KANSAS CITY, Missouri - It was a Friday night in Kansas City in July of 1981. A Tea Dance was rolling at the Hyatt Regency, arguably the city's poshest hotel.
The hotel's grand lobby atrium was four stories high, with three suspended walkways running overhead. The first floor skywalk ran right along the large bank of windows at the front entrance of the hotel connecting hallways of hotel rooms on one end of the lobby, to the ballrooms and suites on the other end. The second floor skywalk was inset, passing over the lobby closer to the center, while the third floor skywalk was directly above the first.
Hundreds of people gathered in the hotel lobby to dance the night away. Spectators gathered to watch from balconies and the three skywalks suspended over the where the dance was occurring.
The dance had just started, while locals, hotel guests, business professionals in town for conventions, all hustled about, watching the dance, walking to meetings, dinner, and the like.
At 7:05 p.m., the festive atmosphere lurched to halt in an instant. Crushing concrete, ripping steel, rushing water and a dust cloud filled the room.
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No one could've imagined the skywalks collapsing, but that's exactly what happened to the 1st and 3rd floor walkways. The higher one - packed with people watching the dance below - fell, collapsing onto the 1st floor walkway, also crowded with people. Both skywalks subsequently plummeted to the floor, crushing anyone below their tons of concrete and steel.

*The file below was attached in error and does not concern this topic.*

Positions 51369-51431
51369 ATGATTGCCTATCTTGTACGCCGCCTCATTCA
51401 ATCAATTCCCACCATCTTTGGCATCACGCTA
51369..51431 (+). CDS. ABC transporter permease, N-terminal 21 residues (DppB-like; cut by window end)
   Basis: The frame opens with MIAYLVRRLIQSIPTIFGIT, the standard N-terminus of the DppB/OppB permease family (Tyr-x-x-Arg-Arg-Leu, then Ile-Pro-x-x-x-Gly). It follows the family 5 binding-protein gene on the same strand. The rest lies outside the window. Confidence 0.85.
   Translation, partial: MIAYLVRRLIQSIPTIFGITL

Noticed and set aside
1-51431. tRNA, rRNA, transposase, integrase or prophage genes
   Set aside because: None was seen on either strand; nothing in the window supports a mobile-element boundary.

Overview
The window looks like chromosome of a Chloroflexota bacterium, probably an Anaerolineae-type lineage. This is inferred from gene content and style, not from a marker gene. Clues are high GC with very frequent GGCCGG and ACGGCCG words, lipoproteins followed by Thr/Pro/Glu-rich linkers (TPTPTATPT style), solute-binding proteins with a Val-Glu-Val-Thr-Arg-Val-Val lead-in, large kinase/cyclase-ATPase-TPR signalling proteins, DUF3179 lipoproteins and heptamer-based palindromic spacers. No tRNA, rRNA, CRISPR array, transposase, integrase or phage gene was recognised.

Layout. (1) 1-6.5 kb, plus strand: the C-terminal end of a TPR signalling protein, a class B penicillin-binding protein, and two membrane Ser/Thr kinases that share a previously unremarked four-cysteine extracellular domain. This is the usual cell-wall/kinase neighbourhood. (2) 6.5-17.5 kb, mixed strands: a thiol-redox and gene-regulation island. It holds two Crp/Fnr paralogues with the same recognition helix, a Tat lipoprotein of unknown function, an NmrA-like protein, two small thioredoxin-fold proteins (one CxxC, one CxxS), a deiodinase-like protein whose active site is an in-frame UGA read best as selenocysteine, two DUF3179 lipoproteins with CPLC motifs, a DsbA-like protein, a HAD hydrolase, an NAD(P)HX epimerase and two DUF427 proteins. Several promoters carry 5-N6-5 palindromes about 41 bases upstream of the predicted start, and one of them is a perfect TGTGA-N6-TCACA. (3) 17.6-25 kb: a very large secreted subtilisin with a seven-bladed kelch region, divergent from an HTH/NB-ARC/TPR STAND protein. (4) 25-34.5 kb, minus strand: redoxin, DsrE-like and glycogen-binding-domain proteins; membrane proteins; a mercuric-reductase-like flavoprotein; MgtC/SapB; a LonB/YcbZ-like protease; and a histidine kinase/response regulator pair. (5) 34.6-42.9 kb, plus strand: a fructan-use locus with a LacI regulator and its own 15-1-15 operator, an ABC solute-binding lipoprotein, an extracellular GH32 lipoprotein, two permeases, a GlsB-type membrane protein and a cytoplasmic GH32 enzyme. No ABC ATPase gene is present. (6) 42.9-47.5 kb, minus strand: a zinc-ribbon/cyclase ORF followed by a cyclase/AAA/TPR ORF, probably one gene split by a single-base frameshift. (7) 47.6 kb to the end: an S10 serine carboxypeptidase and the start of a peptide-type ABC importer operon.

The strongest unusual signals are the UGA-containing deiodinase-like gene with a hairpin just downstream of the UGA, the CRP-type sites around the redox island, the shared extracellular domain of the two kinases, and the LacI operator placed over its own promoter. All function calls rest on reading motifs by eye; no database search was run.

Emergency workers, doctors, and bystanders searched through the rubble. Men, women and children – some still alive, others already gone – were trapped under tons of debris
Those at the Hyatt Regency that night, and those nearby, turned out to help. Others who couldn't help gathered across the street to watch.
Rick Bigham has worked in the Crown Center area for 37 years as an operating engineer. At the time of the collapse, he worked across the street. He remembers his boss calling to tell them to get the fork lift and go help. Bigham says they did, but realized pretty quickly their forklift was no match for the mounds of concrete.
%page_break%The local news reports documented the tragedy for days, calling the collapse "the city's worst tragedy in its history." Other stories noted how the then new and glamorous hotel would now "be remembered for yet a more important reason."
The Kansas City city council was briefed by then-mayor Richard Berkley, the police chief and lead medical doctor advised on the status of the scene. At the time, the police chief explained 96 of the victims had been identified, 12 women remained unknown.
Ultimately it was determined the walkways should never have been built. Steel rods 1.25 inches wide - about the width of a half dollar - and bolts held both walkways.
Three sets of rods held up the top skywalk, with another three sets securing the lower walkway to the upper one. It was a design later found to be fatally flawed. The rods and bolts were simply not enough to bear the weight of the walkways' steel and concrete, let alone the people on them.
In all, 114 people died and 200 were hurt. Investigations ensued and lawsuits were filed. Hallmark, which owned the hotel, paid out an estimated $140 million in settlements over the collapse - a high price for one of Kansas City's greatest tragedies.